Chapter 25 Evolutionary Processes

Chapter 25 Evolutionary Processes - Evolution by natural...

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Evolution by natural selection Is something missing from the story I told last chapter? Some genetics Our basic traits are determined by genes A location where a gene can occur is called a locus (pl. loci ) A particular version of a gene is called an allele Complex organisms usually have two alleles at each locus These can be the same, or diFerent Loci Complex organisms usually have two alleles at each locus These can be the same, or diFerent An organism with diFerent alleles at a particular locus is referred to as heterozygous (adj., n. form heterozygote) An organism with two copies of the same allele at a particular locus is referred to as homozygous (adj., n. form homozygote) Two defnitions oF evolution Lecture: heritable changes in species traits over time Book: changes in allele frequencies These de±nitions are consistent; use the one which helps you think clearly 1
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1 Analyzing genotype frequencies * (pp. 504–508) Genotypes and phenotypes A genotype is the collection of an individual’s genes A phenotype is the collection of an individual’s physiological and physical traits What we can observe about an individual Phenotype is largely (but by no means entirely) determined by genotype Example: peppered moths Two diFerent alleles possible at the wing color gene: A 1 and A 2 . Individuals with A 1 A 1 genotype have light-winged phenotype Individuals with A 2 A 2 genotype have dark-winged phenotype . Individuals with A 1 A 2 genotype ??? If individuals with genotype XY have the same phenotype (on average) as those with XX , we say that X is a dominant allele and Y is a recessive allele. If XY individuals have an intermediate phenotype (between XX and YY , we say X and Y are co-dominant . Analyzing genotype frequencies We analyze genotype frequencies as follows: Make simple assumptions about how frequencies work Calculate expected frequencies under our assumptions Measure observed frequencies in the population Look for evidence of systematic (not random) diFerence between expected and observed frequencies 2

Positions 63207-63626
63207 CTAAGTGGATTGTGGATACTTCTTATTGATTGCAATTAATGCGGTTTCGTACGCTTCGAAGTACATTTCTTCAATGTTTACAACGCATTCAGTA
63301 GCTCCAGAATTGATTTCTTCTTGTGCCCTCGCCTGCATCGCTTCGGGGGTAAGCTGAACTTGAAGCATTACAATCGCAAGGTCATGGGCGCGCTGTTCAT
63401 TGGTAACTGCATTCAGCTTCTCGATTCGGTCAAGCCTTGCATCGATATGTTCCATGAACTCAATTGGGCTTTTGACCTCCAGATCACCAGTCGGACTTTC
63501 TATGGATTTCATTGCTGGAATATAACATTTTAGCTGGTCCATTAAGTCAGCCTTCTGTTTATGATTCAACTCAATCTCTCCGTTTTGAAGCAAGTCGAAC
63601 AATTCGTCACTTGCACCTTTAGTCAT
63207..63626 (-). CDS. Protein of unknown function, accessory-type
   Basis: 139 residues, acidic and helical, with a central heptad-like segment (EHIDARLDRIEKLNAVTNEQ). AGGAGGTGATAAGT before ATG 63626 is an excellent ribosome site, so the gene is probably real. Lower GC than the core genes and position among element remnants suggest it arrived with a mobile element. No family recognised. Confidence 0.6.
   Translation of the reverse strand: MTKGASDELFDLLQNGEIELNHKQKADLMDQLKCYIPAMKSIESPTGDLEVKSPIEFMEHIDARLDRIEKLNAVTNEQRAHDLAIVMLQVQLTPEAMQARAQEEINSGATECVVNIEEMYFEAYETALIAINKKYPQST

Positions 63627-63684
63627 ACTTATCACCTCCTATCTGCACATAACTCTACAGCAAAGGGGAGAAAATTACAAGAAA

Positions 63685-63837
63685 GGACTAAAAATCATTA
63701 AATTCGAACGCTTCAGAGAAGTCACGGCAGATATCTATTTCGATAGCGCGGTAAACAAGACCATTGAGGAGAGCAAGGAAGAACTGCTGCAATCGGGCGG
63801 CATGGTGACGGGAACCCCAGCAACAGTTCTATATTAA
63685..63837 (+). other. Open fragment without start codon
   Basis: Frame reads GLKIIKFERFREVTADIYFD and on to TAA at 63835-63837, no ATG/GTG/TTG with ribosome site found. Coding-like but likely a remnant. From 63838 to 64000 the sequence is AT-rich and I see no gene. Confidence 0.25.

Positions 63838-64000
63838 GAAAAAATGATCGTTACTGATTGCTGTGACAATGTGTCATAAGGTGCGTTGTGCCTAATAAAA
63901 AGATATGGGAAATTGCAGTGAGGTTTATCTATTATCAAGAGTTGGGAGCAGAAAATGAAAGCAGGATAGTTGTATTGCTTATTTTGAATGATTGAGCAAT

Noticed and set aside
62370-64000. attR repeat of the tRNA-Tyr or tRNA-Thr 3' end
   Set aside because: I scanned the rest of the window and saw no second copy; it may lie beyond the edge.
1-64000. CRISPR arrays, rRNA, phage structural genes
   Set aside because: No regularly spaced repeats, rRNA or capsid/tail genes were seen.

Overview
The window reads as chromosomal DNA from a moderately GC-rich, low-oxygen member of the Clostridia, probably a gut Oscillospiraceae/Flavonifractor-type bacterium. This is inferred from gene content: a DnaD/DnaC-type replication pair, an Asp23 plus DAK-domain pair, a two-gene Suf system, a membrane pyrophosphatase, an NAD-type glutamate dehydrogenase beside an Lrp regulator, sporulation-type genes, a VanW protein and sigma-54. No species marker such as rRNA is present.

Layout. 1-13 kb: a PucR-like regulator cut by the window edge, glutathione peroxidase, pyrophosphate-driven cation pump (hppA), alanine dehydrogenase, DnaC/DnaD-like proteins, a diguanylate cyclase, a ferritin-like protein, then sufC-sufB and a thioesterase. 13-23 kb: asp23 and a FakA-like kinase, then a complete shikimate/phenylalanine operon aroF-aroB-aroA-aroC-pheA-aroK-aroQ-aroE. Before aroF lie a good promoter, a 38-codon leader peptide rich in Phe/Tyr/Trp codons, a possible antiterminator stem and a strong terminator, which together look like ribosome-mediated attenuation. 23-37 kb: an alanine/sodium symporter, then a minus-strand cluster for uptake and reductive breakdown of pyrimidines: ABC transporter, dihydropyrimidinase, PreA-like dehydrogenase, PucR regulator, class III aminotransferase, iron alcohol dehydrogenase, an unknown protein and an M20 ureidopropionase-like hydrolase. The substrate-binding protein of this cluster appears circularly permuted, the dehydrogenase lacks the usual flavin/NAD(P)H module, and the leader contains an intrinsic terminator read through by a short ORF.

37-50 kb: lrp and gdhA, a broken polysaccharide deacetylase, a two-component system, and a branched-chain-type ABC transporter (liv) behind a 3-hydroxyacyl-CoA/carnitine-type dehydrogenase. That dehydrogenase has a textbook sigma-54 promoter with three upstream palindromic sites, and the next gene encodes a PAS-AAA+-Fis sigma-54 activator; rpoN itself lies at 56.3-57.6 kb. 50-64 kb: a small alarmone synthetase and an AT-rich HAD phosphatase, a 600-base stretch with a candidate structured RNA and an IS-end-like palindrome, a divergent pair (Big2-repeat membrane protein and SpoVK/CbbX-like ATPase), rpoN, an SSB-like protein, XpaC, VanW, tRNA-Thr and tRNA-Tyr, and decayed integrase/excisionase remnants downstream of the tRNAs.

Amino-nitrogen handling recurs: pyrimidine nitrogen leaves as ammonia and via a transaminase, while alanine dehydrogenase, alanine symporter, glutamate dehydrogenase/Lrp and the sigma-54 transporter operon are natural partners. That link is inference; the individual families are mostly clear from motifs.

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Making simple assumptions Expected frequencies are usually calculated by assuming that alleles assort randomly and independently, like Fipping two coins, or rolling two dice Coin fipping I Fip two fair coins (ie., each coin will land heads with probability 1/2). What is the probability of: Two heads Two tails? One of each? ProFessional coin fipping A professional gambler can Fip a coin so that it lands heads 70% of the time. She Fips two coins. What is the probability of:
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Chapter 25 Evolutionary Processes - Evolution by natural...

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